Students advised to ‘Keep it, don’t delete it’ when they see online school threat


GREENVILLE, S.C. (WSPA) – The nine students at Sterling School’s Charles Towne Center Middle School in Greenville County charged Wednesday with threatening a teacher may have parents wondering what they should teach their own children at home about threats at school and how to report them.

As tech savvy as they are, how do they know when something is a serious threat?

The rule “if you see something say something” started after 9/11 when the way we viewed threats and how we responded to them changed.

District leaders said it’s a good idea to make sure your child knows what that means for them at school.

“We have to take every threat seriously,” said Beth Brotherton, spokesperson for Greenville County Schools.

Brotherton said all threats that come to the attention of administrators are investigated.

Threats made on teachers by a student are viewed differently than situations between students.

“The consequences are severe and I think that’s the message parents need to have with students,” she said.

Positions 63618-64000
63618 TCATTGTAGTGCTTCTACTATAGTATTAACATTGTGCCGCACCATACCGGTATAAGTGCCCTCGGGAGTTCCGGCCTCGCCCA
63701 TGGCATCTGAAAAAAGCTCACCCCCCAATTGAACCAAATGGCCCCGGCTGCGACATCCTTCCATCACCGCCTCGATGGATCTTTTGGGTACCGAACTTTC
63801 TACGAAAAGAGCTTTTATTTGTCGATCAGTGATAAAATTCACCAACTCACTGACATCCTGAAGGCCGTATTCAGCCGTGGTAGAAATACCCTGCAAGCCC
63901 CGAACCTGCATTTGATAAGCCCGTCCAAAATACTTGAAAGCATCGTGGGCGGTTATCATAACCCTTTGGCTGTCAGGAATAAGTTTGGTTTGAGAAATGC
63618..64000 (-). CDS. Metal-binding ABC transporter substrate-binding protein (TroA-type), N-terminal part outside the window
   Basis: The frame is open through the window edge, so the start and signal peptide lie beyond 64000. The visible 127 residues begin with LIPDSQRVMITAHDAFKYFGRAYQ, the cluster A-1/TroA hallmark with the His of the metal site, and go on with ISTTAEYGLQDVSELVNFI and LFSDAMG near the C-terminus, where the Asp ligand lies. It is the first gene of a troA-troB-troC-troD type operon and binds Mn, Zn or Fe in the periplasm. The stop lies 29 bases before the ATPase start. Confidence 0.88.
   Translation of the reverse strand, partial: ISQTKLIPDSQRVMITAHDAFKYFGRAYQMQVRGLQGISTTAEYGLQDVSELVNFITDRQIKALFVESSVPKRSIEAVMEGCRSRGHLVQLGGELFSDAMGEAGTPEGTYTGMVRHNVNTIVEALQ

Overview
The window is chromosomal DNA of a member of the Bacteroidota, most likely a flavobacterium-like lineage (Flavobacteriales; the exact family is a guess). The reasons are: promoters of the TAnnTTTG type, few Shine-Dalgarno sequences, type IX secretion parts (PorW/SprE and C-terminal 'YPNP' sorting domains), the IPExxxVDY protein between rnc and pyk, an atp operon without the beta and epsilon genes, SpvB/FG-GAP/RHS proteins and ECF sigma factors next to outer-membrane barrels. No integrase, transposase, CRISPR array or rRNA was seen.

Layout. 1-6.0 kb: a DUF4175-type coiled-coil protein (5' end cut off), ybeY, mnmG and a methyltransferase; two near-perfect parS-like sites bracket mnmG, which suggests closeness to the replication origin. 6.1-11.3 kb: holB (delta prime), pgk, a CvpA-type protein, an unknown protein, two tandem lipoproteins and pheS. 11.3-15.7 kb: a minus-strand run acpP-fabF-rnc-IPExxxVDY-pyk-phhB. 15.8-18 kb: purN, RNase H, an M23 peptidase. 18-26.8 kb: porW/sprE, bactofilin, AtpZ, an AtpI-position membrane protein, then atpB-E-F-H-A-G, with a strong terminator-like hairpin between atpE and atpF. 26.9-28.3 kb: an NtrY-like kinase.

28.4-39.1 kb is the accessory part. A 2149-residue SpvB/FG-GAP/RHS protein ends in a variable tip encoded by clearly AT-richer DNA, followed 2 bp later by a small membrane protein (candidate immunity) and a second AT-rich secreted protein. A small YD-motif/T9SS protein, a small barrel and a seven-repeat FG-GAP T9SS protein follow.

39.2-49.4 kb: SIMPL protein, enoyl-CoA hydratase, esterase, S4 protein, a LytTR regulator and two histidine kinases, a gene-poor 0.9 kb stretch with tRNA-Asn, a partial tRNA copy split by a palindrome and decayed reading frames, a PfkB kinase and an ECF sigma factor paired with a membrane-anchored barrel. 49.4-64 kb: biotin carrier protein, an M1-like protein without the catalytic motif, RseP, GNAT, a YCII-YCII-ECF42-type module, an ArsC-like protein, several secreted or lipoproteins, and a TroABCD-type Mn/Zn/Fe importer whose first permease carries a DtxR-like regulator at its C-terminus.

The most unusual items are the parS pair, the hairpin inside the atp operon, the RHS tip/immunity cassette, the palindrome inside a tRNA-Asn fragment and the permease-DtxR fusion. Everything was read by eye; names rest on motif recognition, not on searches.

The district considers a student threat against another student a Level 2 offense. That means the principal has the discretion to suspend and/or recommend expulsion.

A threat against an employee is a Level 3 offense.

That’s an automatic suspension and review for expulsion.

Brotherton said that’s because it crosses a different line and takes it to a level of disrespecting an adult and undermining authority.

Either way she pointed out both carry heavy punishment and students need to report any threat involving their classmates that they see online or hear.

“It is always better to tell and have it investigated then to say nothing and have something bad happen,” she said.

Brotherton also said to tell your kids that if they see a threat not to share it or engage with it.

Rather she said “keep it, don’t delete it” because it is easier to investigate when the original message is accessible.

Most improtantly, she said they need to report it to an adult.

“If you are a member of a group chat or have received a message that’s concerning, absolutely as a student in those cases that still applies to the see something say something,” she said.

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